The '%s' in the WHERE  clause  expands  to  the  escaped  search
              string.   With  Postfix  2.2 these legacy parameters are used if
              the query parameter is not specified.

              NOTE: DO NOT put quotes around the query parameter.

       result_format (default: %s)
              Format template applied to result attributes. Most commonly used
              to  append  (or prepend) text to the result. This parameter sup-
              ports the following '%' expansions:

              %%     This is replaced by a literal '%' character.

              %s     This is replaced by the value of  the  result  attribute.
                     When result is empty it is skipped.

              %u     When the result attribute value is an address of the form
                     user@domain, %u is replaced by  the  local  part  of  the
                     address.  When  the  result  has an empty localpart it is
                     skipped.

              %d     When a result attribute value is an address of  the  form
                     user@domain,  %d  is  replaced  by the domain part of the
                     attribute value. When the result  is  unqualified  it  is
                     skipped.

              %[SUD1-9]
                     The  upper-case  and decimal digit expansions interpolate
                     the parts of the input key rather than the result.  Their
                     behavior  is  identical to that described with query, and
                     in fact because  the  input  key  is  known  in  advance,
                     queries  whose  key  does not contain all the information
                     specified in  the  result  template  are  suppressed  and
                     return no results.

              For example, using "result_format = smtp:[%s]" allows one to use
              a mailHost attribute as the basis of a transport(5) table. After
              applying  the result format, multiple values are concatenated as
              comma  separated  strings.  The  expansion_limit  and  parameter
              explained  below  allows one to restrict the number of values in
              the result, which is especially useful for maps that must return
              at most one value.

              The  default value %s specifies that each result value should be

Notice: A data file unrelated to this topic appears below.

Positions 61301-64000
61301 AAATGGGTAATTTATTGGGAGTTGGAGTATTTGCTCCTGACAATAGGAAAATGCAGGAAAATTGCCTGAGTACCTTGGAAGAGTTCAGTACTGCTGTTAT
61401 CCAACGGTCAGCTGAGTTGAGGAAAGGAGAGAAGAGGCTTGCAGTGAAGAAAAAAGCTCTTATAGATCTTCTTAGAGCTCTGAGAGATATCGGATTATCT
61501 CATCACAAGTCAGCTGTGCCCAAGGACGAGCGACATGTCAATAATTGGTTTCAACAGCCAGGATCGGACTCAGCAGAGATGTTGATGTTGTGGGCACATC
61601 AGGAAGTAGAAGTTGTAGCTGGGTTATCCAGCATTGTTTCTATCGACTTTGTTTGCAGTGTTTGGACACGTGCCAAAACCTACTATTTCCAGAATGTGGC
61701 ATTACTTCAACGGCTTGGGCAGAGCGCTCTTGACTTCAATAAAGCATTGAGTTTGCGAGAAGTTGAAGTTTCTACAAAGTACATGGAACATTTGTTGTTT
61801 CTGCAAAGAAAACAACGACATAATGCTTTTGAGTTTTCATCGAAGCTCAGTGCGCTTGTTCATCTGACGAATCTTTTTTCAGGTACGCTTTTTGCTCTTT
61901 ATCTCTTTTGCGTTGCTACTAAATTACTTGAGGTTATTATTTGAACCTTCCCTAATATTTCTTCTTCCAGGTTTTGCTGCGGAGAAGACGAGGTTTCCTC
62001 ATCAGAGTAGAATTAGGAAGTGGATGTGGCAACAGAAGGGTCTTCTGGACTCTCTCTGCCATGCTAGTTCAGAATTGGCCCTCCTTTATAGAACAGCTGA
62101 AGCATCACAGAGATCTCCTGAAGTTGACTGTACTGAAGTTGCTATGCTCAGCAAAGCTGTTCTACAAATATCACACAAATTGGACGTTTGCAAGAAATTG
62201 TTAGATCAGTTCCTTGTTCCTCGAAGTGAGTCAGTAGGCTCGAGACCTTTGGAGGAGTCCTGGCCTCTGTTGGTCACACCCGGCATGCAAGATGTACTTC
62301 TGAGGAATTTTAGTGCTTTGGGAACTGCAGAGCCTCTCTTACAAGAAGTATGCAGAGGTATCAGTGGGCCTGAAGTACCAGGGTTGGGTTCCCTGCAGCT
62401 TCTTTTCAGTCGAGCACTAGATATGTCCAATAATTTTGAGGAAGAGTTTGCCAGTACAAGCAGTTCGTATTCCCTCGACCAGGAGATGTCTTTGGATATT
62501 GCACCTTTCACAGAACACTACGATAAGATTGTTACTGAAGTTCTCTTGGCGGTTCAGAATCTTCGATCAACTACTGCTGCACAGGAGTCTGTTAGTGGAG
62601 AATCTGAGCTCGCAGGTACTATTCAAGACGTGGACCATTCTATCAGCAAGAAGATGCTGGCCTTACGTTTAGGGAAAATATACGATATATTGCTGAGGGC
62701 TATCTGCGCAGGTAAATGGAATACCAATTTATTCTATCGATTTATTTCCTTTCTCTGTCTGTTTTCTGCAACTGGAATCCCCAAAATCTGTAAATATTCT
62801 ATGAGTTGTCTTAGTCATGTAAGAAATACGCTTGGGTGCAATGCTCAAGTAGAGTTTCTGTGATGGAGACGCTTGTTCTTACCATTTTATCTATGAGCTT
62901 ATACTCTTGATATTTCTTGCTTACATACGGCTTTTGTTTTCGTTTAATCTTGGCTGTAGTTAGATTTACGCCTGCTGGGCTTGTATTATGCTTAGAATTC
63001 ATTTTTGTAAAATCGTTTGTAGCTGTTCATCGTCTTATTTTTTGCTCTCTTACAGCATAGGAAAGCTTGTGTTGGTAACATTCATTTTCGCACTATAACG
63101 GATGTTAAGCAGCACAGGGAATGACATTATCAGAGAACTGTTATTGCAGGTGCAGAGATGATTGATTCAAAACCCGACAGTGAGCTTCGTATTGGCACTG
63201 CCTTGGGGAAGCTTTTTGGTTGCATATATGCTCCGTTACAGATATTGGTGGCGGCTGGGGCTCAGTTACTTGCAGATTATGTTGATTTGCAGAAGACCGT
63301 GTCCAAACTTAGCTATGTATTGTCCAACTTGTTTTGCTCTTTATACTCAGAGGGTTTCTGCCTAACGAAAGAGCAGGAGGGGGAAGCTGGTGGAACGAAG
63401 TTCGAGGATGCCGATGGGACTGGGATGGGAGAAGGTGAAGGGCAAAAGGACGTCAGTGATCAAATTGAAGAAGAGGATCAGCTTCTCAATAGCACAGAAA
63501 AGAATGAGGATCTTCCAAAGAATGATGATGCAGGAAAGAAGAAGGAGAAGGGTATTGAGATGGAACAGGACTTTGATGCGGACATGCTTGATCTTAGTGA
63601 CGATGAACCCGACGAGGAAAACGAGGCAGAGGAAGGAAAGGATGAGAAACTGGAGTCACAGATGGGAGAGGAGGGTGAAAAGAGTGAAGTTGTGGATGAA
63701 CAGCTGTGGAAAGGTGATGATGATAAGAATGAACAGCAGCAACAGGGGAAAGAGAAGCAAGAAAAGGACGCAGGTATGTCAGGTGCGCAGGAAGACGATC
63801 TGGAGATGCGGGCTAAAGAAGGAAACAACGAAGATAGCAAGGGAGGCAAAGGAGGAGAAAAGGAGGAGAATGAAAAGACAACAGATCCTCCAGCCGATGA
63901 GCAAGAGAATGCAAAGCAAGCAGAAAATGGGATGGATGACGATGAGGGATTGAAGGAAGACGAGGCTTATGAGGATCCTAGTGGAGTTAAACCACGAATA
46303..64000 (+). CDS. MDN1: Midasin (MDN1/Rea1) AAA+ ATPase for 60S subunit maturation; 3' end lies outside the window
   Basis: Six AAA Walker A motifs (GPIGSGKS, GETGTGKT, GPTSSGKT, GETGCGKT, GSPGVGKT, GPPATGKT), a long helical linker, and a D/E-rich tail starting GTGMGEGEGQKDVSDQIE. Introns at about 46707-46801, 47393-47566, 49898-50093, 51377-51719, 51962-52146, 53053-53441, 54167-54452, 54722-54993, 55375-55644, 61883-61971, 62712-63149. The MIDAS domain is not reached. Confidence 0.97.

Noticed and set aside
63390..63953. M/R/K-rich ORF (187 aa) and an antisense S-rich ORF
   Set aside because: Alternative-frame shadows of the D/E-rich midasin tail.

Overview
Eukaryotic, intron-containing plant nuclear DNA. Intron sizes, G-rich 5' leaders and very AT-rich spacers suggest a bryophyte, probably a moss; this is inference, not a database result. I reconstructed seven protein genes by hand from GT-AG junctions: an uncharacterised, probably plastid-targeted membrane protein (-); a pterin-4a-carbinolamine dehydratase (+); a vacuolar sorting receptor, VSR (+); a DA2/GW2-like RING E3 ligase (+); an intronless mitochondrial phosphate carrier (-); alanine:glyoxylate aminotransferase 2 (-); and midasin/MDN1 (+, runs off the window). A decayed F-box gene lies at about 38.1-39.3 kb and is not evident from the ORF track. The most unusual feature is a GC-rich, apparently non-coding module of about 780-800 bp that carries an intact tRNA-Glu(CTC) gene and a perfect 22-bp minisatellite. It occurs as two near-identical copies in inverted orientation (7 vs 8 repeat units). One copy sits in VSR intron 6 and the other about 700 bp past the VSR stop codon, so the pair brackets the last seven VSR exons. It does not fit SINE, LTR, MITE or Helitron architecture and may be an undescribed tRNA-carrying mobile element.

used as is.

              This parameter is available with Postfix 2.2 and later.

              NOTE: DO NOT put quotes around the result format!

       domain (default: no domain list)
              This is a list of domain names, paths to files, or dictionaries.
              When  specified,  only  fully qualified search keys with a *non-
              empty* localpart and a matching domain are eligible for  lookup:
              'user'  lookups,  bare  domain lookups and "@domain" lookups are
              not performed. This can significantly reduce the query  load  on
              the SQLite server.
                  domain = postfix.org, hash:/etc/postfix/searchdomains

              It  is best not to use SQL to store the domains eligible for SQL
              lookups.

              This parameter is available with Postfix 2.2 and later.

              NOTE: DO NOT define this parameter for local(8) aliases, because
              the input keys are always unqualified.

       expansion_limit (default: 0)
              A  limit  on  the total number of result elements returned (as a
              comma separated list) by a lookup against the map.  A setting of
              zero  disables the limit. Lookups fail with a temporary error if
              the limit is exceeded.  Setting the  limit  to  1  ensures  that
              lookups do not return multiple values.

OBSOLETE QUERY INTERFACE
       This  section  describes  an interface that is deprecated as of Postfix
       2.2. It is replaced by  the  more  general  query  interface  described
       above.   If  the  query  parameter  is  defined,  the legacy parameters
       described here ignored.  Please migrate to the  new  interface  as  the
       legacy interface may be removed in a future release.

       The  following  parameters  can  be  used  to fill in a SELECT template
       statement of the form:

           SELECT [select_field]
           FROM [table]
           WHERE [where_field] = '%s'
                 [additional_conditions]

       The specifier %s is replaced by the search string, and is escaped so if
       it  contains single quotes or other odd characters, it will not cause a
       parse error, or worse, a security problem.

       select_field
              The SQL "select" parameter. Example:
                  select_field = forw_addr

       table  The SQL "select .. from" table name. Example:
                  table = mxaliases

       where_field
              The SQL "select .. where" parameter. Example:
                  where_field = alias

       additional_conditions
              Additional conditions to the SQL query. Example:
                  additional_conditions = AND status = 'paid'

SEE ALSO
       postmap(1), Postfix lookup table maintenance
       postconf(5), configuration parameters
       ldap_table(5), LDAP lookup tables
       mysql_table(5), MySQL lookup tables
       pgsql_table(5), PostgreSQL lookup tables

README FILES
       Use "postconf readme_directory" or "postconf html_directory" to  locate
       this information.
       DATABASE_README, Postfix lookup table overview
       SQLITE_README, Postfix SQLITE howto

LICENSE
       The Secure Mailer license must be distributed with this software.

HISTORY
       SQLite support was introduced with Postfix version 2.8.

AUTHOR(S)
       Original implementation by:
       Axel Steiner



                                                               SQLITE_TABLE(5)